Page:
Propagating these shocks to a hypothetical portfolio of global equities and U.S. bonds could result in a further potential 15% loss.4 While global equities would lose around 22%, partly offset by a potential 2% gain in Treasurys, the investment-grade and high-yield bonds could sink a further 8% and 19%, respectively. We emphasize that this scenario is not a forecast — markets could drop more or less — but a “what-if” analysis: What would it mean for portfolios if the losses reached 2008 levels?
Impact of the stress test: Returns across asset classes
U.S. Treasurys and high-yield bonds are represented by Markit iBoxx indexes. The equity market is represented by the MSCI ACWI Index and U.S. investment-grade corporate bonds by the MSCI USD Investment Grade Corporate Bond Index. Based on March 20, 2020, market data. Source: IHS Markit, MSCI.
The above hypothetical asset-class-level losses hide how various credit sectors could be impacted differently by this crisis. The exhibit below combines the realized impact on specific sectors so far with a hypothetical further spread widening based on the results of our stress test. According to this analysis, the spreads of companies in information technology and health care could be impacted least, while energy and financial companies could see their spreads widen the most since the mid-February onset of the COVID-19 crisis.
Impact of the stress test: Spread changes within credit sectors
The U.S. investment-grade corporate bonds are represented by the MSCI USD Investment Grade Corporate Bond Index, broken down into GICS® sectors. Based on March 20, 2020, market data. Source: MSCI.
Thus, based on our scenario, credit investors may not be out of the woods yet if the coronavirus pandemic worsens. Our stress-test results are based on broad asset classes performing similarly to how they did in the depths of the 2008 financial crisis, although various sectors could react differently than in 2008. While a hypothetical portfolio of global equities and U.S. bonds could record additional losses under this scenario, our results highlight the disparate impact on specific credit sectors.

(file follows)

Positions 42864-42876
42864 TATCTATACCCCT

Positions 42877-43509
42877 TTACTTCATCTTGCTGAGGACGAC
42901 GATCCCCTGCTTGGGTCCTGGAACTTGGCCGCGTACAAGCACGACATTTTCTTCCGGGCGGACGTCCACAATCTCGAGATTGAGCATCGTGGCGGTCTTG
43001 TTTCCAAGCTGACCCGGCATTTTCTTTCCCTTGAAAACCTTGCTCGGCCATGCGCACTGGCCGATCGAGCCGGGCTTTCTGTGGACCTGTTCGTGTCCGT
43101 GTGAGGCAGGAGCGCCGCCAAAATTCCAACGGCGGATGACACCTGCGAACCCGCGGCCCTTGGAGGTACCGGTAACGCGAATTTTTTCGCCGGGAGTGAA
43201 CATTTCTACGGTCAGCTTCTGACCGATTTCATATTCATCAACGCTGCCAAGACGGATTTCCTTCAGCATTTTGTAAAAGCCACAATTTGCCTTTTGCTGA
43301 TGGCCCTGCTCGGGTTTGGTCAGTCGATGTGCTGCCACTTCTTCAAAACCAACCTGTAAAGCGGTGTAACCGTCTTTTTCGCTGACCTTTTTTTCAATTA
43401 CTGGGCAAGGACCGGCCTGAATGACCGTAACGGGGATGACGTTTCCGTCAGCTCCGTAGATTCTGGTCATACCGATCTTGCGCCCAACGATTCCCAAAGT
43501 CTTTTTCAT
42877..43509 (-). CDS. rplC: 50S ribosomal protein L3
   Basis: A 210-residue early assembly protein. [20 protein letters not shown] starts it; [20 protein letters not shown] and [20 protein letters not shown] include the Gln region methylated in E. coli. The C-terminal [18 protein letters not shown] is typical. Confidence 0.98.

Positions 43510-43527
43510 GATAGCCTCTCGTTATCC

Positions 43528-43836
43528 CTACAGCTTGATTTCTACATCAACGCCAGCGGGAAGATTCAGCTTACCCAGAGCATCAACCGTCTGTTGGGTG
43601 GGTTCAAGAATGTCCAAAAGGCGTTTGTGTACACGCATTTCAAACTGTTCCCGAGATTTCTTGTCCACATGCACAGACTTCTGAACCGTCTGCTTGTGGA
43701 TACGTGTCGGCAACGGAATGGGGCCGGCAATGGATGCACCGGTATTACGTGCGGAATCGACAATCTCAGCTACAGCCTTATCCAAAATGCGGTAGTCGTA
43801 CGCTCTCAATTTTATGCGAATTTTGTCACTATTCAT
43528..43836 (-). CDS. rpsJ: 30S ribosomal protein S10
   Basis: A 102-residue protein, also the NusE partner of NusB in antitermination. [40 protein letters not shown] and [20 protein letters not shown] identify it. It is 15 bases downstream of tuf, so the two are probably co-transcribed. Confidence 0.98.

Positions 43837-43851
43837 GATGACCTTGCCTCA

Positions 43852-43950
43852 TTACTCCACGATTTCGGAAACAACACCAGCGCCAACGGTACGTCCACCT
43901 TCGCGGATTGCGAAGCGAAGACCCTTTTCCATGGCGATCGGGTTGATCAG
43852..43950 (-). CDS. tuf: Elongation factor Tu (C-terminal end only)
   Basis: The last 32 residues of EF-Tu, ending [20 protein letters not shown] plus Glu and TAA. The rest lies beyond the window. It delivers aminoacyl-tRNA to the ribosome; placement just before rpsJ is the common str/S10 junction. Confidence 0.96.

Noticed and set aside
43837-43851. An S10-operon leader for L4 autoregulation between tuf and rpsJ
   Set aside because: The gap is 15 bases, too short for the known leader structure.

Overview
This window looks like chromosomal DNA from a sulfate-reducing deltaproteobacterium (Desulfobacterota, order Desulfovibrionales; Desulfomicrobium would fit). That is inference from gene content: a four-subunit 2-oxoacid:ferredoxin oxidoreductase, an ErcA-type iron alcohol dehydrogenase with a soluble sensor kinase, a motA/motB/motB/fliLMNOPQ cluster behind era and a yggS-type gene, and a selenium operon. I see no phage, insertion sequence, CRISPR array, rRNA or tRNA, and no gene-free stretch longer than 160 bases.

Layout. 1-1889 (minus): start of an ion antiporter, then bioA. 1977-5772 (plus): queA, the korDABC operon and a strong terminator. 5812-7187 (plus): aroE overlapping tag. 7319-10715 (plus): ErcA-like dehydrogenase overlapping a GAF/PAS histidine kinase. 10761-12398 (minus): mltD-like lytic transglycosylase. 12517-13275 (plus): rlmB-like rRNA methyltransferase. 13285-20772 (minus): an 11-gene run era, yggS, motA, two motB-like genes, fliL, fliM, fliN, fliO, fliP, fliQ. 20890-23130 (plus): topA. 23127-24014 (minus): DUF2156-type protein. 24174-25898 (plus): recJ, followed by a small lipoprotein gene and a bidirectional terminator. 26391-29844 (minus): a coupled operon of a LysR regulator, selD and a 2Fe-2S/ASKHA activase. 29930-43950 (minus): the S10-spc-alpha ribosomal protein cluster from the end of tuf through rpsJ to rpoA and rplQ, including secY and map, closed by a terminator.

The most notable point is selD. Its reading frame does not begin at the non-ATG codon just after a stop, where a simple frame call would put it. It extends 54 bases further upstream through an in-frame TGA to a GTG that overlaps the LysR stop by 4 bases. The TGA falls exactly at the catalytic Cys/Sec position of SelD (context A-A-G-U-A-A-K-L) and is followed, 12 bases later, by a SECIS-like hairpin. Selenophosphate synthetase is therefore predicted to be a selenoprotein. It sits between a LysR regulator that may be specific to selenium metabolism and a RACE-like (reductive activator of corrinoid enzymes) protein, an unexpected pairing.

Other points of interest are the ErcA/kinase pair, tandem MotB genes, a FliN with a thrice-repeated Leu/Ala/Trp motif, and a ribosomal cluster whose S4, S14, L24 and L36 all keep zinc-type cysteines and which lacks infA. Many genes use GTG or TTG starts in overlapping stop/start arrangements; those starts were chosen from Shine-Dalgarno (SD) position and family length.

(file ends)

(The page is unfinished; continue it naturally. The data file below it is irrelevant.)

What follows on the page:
1Wigglesworth, R. “US stocks’ record bull run brought to abrupt end by coronavirus.” Financial Times, March 12, 2020.
2Credit spreads hit their highs in December 2008, and the equity market reached its low in March 2009.
3Our stress test starts with making assumptions about broad market aggregates. We then apply MSCI’s correlated stress-testing framework to propagate the main assumptions to all other risk factors impacting returns. The results shown in the second and third exhibits are generated based on this methodology, using MSCI's BarraOne®. Our assumptions of broad market aggregates have been informed by our analysis of the 2008 financial crisis, but there is no historical period that exactly corresponds to our assumptions. MSCI clients can access this scenario on MSCI's client-support site. This scenario can then be used in MSCI's BarraOne® and RiskMetrics® RiskManager®.
4Our stress-test results are based on factor correlations as estimated by the MAC.S model to propagate the asset-class-level spread shock to various sectors. When users have views on specific sectors, the correlations can be overridden by having an explicit shock on these sectors. For the real estate and information technology sectors, we have imposed the hypothetical future spread changes used in the analysis to more closely correspond to recent spread behavior in those sectors. Those sectors’ spreads were shocked by 50% and 45%, respectively.